Like never before, creating film has been democratized. Access to editing software is getting more and more easy, cameras are getting cheaper and more people are willing and eager to learn the craft. Today, each day, filmmakers from all over the world, from every social-class, from practically every country, of all abilities and of all ages, share and upload new video content on a unprecendeted scale. Never before has artistic output being so readily shared and available to watch. Never before have there been so many stories accessible to digest.

Nonetheless, many themes of dramatic work, tragedy, comedy and revenge for example, we still see in cinema today. There are several fundamental components about how to construct films with these themes: character arcs, key plot points, character depth etc, and these elements can be studied ad infinitum, from books and by watching films, however, I want to recognise that, aside from these things, film has the awesome power to affect.

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I’ve always felt that the strongest stories are the ones that say something, about life, about society. Stories have the ability to make us look inwards, and to discover things about ourselves that we might not have had the chance to otherwise. It can challenge our preconceptions, and give us new perspectives, on both an individual scale and a societal level as well.

As an editor and filmmaker, I try to follow the Free Cinema Manifesto which, in part, states that: “An attitude means a style. A style means an attitude.”In essence, this means that your own attitude to a subject should inform your style and visa versa. Similarly, the The Free Cinema-ists also wrote that “No film can be ‘too personal’” meaning that there is no limit to the amount of “yourself” or your personal experience that you inject into the film. This makes films uniquely personal expressions, and on several degrees connect us in our common “human” experiences of life.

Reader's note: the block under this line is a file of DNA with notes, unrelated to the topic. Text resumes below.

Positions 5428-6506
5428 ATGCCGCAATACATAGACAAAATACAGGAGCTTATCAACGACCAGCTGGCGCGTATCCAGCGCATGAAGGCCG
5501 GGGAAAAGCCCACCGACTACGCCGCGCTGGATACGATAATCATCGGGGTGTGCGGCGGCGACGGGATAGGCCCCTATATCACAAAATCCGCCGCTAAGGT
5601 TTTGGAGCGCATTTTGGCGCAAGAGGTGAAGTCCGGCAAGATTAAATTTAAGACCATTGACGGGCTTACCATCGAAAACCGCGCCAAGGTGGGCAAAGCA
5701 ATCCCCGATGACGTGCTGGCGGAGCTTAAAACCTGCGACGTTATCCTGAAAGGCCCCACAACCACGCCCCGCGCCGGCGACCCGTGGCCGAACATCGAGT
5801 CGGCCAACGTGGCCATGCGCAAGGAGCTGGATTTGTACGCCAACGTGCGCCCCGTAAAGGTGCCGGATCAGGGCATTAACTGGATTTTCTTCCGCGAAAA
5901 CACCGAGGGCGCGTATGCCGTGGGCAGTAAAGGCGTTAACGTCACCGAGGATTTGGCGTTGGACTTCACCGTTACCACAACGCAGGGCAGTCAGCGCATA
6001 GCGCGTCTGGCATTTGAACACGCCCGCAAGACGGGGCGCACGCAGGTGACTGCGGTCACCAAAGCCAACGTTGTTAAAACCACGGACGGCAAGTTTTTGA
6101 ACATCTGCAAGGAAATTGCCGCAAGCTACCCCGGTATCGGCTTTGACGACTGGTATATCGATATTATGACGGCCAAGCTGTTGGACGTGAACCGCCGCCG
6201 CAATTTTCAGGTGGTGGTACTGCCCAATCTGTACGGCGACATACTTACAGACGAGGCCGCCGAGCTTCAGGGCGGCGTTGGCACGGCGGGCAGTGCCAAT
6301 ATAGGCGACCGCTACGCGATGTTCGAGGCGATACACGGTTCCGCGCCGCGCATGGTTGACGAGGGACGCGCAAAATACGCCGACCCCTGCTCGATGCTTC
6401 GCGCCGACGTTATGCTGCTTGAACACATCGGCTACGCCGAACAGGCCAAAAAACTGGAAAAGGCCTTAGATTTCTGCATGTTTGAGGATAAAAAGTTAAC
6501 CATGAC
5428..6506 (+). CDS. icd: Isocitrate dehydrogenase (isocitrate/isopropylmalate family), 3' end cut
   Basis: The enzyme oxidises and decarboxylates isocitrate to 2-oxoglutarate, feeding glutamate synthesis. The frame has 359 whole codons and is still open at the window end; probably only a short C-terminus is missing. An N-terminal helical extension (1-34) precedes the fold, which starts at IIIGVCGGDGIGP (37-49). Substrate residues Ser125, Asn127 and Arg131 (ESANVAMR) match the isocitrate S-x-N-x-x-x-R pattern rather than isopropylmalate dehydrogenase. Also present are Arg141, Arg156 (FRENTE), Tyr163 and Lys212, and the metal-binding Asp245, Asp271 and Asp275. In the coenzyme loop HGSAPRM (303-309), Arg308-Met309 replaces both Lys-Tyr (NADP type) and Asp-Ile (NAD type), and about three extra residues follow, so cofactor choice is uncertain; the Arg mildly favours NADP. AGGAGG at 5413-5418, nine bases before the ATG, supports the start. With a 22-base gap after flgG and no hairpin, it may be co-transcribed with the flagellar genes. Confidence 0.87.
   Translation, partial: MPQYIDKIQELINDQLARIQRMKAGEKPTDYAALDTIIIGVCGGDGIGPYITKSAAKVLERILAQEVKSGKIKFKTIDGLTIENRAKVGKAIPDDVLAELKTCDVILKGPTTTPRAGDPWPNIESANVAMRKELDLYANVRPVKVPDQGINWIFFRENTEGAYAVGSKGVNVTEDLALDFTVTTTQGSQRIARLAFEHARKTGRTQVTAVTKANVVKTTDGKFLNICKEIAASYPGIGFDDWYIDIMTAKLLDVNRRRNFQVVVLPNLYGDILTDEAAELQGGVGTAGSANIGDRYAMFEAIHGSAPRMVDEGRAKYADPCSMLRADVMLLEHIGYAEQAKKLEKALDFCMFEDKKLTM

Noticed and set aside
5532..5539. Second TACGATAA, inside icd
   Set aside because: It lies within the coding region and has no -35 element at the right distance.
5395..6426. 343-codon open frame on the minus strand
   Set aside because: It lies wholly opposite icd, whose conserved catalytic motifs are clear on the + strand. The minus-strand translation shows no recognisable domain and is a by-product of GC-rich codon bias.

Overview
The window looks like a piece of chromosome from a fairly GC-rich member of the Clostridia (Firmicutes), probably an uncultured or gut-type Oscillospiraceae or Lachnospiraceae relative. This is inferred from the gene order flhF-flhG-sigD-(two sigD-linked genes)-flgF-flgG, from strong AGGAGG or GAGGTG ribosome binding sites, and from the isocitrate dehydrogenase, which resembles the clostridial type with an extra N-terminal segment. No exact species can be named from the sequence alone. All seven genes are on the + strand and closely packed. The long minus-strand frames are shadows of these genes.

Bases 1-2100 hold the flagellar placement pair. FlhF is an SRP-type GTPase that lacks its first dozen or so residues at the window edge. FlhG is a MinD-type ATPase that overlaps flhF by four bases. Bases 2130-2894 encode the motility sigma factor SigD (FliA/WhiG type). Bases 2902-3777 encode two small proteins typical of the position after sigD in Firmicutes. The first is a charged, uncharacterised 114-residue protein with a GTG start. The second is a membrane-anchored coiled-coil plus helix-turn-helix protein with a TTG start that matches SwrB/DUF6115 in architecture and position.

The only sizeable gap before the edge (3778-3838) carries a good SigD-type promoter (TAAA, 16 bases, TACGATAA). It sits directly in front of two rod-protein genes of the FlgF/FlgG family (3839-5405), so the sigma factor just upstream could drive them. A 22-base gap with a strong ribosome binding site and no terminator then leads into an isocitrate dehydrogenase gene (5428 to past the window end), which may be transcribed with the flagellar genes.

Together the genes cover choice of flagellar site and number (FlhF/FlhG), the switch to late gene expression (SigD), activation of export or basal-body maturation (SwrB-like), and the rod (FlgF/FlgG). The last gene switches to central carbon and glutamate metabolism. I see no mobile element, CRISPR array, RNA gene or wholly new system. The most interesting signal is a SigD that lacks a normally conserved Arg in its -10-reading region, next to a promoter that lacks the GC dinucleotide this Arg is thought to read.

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So for me, telling a good story is about putting ‘oneself’ into a film emotionally or psychologically. In addition to this, I think using film’s power to connect to people, it’s a good way to say something unique, to make a critique or to voice an opinion.

So here’s the Free Cinema Manifesto (abridged), as written in 1956 by Lindsay Anderson and Lorenza Mazzetti:

As filmmakers we believe that

No film can be too personal.
The image speaks. Sound amplifies and comments.
Size is irrelevant. Perfection is not an aim.

An attitude means a style. A style means an attitude.

An article by Nick Jones.

Building a future with Content.

DIGIPOST Content Development department was launched in early 2015, specializing in web documentary content.

Our Content team is the founder of RICE ( https://www.youtube.com/ricechanneltv ), an online channel featuring original web series by filmmakers in Saigon and other cities in Southeast Asia. Our team is made up of a collective of filmmakers who are given freedom to create content independently.

With the quick growth and success of our channel, our team is embarking into 2016 looking for more filmmakers who want to create content, unrestricted by conventions, and taking on projects that need documentary style content.

We have developed successful web series like ‘You Are Here! Saigon’, ‘Saigon Mad Men’ and ‘Young Saigon’.

Contact us (andy@digipostglobal.com) if you want to produce or collaborate on content for a single video to an entire series!